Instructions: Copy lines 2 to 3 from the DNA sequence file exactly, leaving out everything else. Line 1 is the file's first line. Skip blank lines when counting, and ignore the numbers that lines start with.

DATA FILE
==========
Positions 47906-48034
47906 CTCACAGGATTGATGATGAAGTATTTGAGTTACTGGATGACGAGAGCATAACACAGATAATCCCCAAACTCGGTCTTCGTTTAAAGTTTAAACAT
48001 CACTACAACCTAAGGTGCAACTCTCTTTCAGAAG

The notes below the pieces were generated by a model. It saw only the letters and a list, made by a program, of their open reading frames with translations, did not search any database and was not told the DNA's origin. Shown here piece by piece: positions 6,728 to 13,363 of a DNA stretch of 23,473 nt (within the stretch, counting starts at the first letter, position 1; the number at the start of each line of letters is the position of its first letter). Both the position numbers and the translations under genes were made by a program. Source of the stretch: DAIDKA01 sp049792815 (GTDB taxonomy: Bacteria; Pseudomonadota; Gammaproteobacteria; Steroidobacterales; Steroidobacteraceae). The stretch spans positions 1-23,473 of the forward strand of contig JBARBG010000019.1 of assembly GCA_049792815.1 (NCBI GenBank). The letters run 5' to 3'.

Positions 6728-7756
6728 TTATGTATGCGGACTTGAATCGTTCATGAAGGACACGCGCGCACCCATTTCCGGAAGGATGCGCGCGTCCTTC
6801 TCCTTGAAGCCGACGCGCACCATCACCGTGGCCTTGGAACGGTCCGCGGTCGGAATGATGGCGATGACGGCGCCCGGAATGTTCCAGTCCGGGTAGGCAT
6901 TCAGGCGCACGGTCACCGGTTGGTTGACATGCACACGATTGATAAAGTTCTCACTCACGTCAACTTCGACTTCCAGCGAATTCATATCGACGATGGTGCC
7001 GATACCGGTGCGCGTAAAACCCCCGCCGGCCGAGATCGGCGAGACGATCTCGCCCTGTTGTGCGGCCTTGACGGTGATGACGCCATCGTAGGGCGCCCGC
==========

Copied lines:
47906 CTCACAGGATTGATGATGAAGTATTTGAGTTACTGGATGACGAGAGCATAACACAGATAATCCCCAAACTCGGTCTTCGTTTAAAGTTTAAACAT
48001 CACTACAACCTAAGGTGCAACTCTCTTTCAGAAG